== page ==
MAY transmit the event via an asynchronous process, and SHOULD
   publish an SLA for verification event transmission times.  Event
   Receivers MUST NOT depend on the verification event being transmitted
   synchronously or in any particular order relative to the current
   queue of events.

   Errors are signaled with HTTP staus codes as follows:

   +------+------------------------------------------------------------+
   | Code | Description                                                |
   +------+------------------------------------------------------------+
   | 400  | if the request body cannot be parsed or if the request is  |
   |      | otherwise invalid                                          |
   |      |                                                            |
   | 401  | if authorization failed or it is missing                   |
   |      |                                                            |
   | 429  | if the Event Receiver is sending too many requests in a    |
   |      | gvien amount of time                                       |
   +------+------------------------------------------------------------+

                       Table 5: Verification Errors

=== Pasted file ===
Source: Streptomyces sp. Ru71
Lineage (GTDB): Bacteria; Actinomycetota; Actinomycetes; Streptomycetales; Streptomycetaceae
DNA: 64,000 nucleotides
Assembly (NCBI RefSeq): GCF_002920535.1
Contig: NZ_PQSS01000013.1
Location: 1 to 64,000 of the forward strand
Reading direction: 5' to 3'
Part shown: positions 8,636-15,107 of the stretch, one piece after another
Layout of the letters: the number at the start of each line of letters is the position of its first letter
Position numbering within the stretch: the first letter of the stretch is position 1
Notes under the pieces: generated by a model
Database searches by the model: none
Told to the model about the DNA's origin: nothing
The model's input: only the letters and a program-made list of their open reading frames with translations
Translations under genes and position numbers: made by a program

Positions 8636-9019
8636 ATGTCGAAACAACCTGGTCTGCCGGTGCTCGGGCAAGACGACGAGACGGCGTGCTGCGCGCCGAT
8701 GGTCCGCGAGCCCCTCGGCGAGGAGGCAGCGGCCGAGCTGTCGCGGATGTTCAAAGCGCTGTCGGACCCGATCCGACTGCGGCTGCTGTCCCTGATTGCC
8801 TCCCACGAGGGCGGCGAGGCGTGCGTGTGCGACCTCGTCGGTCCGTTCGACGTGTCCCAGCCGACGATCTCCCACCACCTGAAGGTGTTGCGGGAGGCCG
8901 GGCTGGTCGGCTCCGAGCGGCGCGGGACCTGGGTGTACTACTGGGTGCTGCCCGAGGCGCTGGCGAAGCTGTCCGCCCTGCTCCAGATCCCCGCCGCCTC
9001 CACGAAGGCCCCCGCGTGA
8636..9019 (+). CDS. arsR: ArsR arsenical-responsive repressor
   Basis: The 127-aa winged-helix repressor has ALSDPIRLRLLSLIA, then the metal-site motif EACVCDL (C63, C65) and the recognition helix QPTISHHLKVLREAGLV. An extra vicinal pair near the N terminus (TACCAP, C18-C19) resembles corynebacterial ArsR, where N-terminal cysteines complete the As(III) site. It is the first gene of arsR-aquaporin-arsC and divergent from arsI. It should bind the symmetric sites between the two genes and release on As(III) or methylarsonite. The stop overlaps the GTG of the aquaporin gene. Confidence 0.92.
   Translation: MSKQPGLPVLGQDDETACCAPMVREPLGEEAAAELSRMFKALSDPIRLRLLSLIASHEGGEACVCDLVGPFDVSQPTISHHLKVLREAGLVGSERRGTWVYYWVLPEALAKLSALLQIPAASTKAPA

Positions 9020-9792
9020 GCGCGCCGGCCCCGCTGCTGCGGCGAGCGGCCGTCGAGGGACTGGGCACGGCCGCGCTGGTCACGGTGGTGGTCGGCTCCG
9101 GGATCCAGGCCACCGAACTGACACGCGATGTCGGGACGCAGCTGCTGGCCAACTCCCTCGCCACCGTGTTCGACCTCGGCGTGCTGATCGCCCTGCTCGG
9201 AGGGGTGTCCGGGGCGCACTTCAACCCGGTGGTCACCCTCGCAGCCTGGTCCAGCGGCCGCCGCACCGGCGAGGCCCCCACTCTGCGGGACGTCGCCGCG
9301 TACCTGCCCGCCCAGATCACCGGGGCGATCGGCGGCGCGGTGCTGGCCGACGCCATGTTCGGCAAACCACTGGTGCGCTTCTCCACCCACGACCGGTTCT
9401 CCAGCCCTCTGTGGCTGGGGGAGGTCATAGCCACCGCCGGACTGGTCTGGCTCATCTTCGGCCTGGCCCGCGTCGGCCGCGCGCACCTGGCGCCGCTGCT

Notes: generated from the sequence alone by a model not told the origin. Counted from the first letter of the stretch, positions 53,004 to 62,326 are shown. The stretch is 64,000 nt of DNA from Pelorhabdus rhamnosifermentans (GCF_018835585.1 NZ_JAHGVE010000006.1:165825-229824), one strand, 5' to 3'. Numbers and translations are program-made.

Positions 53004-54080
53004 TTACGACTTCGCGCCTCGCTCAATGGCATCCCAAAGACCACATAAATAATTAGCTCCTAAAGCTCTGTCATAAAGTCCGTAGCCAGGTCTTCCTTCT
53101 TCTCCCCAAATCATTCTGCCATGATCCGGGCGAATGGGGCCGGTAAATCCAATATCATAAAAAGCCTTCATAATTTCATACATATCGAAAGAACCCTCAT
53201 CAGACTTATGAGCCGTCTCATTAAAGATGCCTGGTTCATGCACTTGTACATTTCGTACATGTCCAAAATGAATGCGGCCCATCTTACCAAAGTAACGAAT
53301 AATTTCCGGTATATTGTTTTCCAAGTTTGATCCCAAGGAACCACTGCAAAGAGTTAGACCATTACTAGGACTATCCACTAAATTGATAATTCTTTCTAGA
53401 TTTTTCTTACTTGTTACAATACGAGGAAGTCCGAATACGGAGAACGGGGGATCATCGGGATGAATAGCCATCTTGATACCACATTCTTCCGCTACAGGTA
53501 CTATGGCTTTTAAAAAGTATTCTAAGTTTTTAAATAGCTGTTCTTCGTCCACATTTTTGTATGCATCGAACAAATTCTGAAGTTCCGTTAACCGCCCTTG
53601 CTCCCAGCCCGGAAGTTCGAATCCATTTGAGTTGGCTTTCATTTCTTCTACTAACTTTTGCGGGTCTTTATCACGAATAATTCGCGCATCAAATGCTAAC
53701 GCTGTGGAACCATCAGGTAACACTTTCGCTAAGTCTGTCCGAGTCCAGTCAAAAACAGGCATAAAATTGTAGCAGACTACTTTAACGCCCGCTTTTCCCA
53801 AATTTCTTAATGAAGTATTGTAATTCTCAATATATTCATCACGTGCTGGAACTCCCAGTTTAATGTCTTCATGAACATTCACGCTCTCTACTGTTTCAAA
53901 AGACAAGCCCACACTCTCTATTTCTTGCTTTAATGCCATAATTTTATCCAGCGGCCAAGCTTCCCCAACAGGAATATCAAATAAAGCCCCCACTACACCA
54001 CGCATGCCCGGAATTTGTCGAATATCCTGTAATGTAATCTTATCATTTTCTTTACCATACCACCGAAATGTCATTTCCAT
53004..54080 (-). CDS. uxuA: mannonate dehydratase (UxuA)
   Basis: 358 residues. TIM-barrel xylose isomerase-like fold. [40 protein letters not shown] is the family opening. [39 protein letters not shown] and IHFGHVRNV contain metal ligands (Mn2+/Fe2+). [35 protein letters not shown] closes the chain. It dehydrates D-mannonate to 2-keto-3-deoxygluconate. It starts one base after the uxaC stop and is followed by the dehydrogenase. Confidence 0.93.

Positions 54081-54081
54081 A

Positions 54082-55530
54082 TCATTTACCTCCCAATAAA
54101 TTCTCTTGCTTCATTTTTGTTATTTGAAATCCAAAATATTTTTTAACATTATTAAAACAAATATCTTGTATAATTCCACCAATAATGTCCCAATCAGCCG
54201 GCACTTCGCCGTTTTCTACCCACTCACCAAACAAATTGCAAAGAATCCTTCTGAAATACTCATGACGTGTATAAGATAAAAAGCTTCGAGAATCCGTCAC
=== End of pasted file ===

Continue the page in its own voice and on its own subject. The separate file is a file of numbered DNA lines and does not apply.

The following is a non-normative example request to trigger a
   verification event:













Scurtescu & Backman     Expires February 11, 2018              [Page 14]


Internet-Draft         event-stream-management-api           August 2017


   POST /set/verify HTTP/1.1
   Host: transmitter.example.com
   Authorization: Bearer eyJ0b2tlbiI6ImV4YW1wbGUifQo=
   Content-Type: application/json; charset=UTF-8

   {
     "state": "VGhpcyBpcyBhbiBleGFtcGxlIHN0YXRlIHZhbHVlLgo="
   }

             Figure 12: Example: Trigger Verification Request

   The following is a non-normative example response to a successful
   request:

   HTTP/1.1 204 No Content
   Server: transmitter.example.com
   Cache-Control: no-store
   Pragma: no-cache

             Figure 13: Example: Trigger Verification Response

   And the following is a non-normative example of a verification event
   sent to the Event Receiver as a result of the above request:

   {
     "jti": "123456",
     "iss": "https://transmitter.example.com",
     "aud": "receiver.example.com",
     "iat": "1493856000",
     "events": [